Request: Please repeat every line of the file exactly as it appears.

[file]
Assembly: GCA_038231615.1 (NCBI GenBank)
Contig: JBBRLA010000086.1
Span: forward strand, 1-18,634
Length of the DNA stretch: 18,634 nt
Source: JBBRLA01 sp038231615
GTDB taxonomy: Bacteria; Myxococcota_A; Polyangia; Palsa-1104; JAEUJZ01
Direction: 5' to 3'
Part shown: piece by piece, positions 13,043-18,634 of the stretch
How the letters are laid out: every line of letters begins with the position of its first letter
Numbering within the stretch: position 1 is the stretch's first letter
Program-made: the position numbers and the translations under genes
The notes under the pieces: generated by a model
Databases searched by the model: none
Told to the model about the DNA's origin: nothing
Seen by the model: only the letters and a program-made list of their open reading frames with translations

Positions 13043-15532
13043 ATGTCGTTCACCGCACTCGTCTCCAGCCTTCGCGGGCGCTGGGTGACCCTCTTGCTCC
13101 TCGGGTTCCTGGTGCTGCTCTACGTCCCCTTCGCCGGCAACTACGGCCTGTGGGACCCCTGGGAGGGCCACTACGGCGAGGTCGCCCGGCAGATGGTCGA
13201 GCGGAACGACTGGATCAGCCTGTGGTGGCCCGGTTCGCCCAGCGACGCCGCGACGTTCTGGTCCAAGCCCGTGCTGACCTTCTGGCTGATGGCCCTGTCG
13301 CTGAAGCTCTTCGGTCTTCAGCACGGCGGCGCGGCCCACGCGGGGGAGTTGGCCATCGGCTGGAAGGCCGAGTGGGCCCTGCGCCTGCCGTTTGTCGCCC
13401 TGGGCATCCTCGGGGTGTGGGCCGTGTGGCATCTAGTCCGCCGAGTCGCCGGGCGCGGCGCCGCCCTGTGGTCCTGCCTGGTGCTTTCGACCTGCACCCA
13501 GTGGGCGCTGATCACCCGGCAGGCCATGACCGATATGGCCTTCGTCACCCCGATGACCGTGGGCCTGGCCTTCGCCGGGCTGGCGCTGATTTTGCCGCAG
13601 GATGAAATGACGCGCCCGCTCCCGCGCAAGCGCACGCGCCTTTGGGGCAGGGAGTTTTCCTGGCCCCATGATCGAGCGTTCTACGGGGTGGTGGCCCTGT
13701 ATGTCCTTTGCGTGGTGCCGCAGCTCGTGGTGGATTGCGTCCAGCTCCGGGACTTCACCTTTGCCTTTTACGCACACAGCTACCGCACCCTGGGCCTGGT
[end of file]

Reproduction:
Assembly: GCA_038231615.1 (NCBI GenBank)
Contig: JBBRLA010000086.1
Span: forward strand, 1-18,634
Length of the DNA stretch: 18,634 nt
Source: JBBRLA01 sp038231615
GTDB taxonomy: Bacteria; Myxococcota_A; Polyangia; Palsa-1104; JAEUJZ01
Direction: 5' to 3'
Part shown: piece by piece, positions 13,043-18,634 of the stretch
How the letters are laid out: every line of letters begins with the position of its first letter
Numbering within the stretch: position 1 is the stretch's first letter
Program-made: the position numbers and the translations under genes
The notes under the pieces: generated by a model
Databases searched by the model: none
Told to the model about the DNA's origin: nothing
Seen by the model: only the letters and a program-made list of their open reading frames with translations

Positions 13043-15532
13043 ATGTCGTTCACCGCACTCGTCTCCAGCCTTCGCGGGCGCTGGGTGACCCTCTTGCTCC
13101 TCGGGTTCCTGGTGCTGCTCTACGTCCCCTTCGCCGGCAACTACGGCCTGTGGGACCCCTGGGAGGGCCACTACGGCGAGGTCGCCCGGCAGATGGTCGA
13201 GCGGAACGACTGGATCAGCCTGTGGTGGCCCGGTTCGCCCAGCGACGCCGCGACGTTCTGGTCCAAGCCCGTGCTGACCTTCTGGCTGATGGCCCTGTCG
13301 CTGAAGCTCTTCGGTCTTCAGCACGGCGGCGCGGCCCACGCGGGGGAGTTGGCCATCGGCTGGAAGGCCGAGTGGGCCCTGCGCCTGCCGTTTGTCGCCC
13401 TGGGCATCCTCGGGGTGTGGGCCGTGTGGCATCTAGTCCGCCGAGTCGCCGGGCGCGGCGCCGCCCTGTGGTCCTGCCTGGTGCTTTCGACCTGCACCCA
13501 GTGGGCGCTGATCACCCGGCAGGCCATGACCGATATGGCCTTCGTCACCCCGATGACCGTGGGCCTGGCCTTCGCCGGGCTGGCGCTGATTTTGCCGCAG
13601 GATGAAATGACGCGCCCGCTCCCGCGCAAGCGCACGCGCCTTTGGGGCAGGGAGTTTTCCTGGCCCCATGATCGAGCGTTCTACGGGGTGGTGGCCCTGT
13701 ATGTCCTTTGCGTGGTGCCGCAGCTCGTGGTGGATTGCGTCCAGCTCCGGGACTTCACCTTTGCCTTTTACGCACACAGCTACCGCACCCTGGGCCTGGT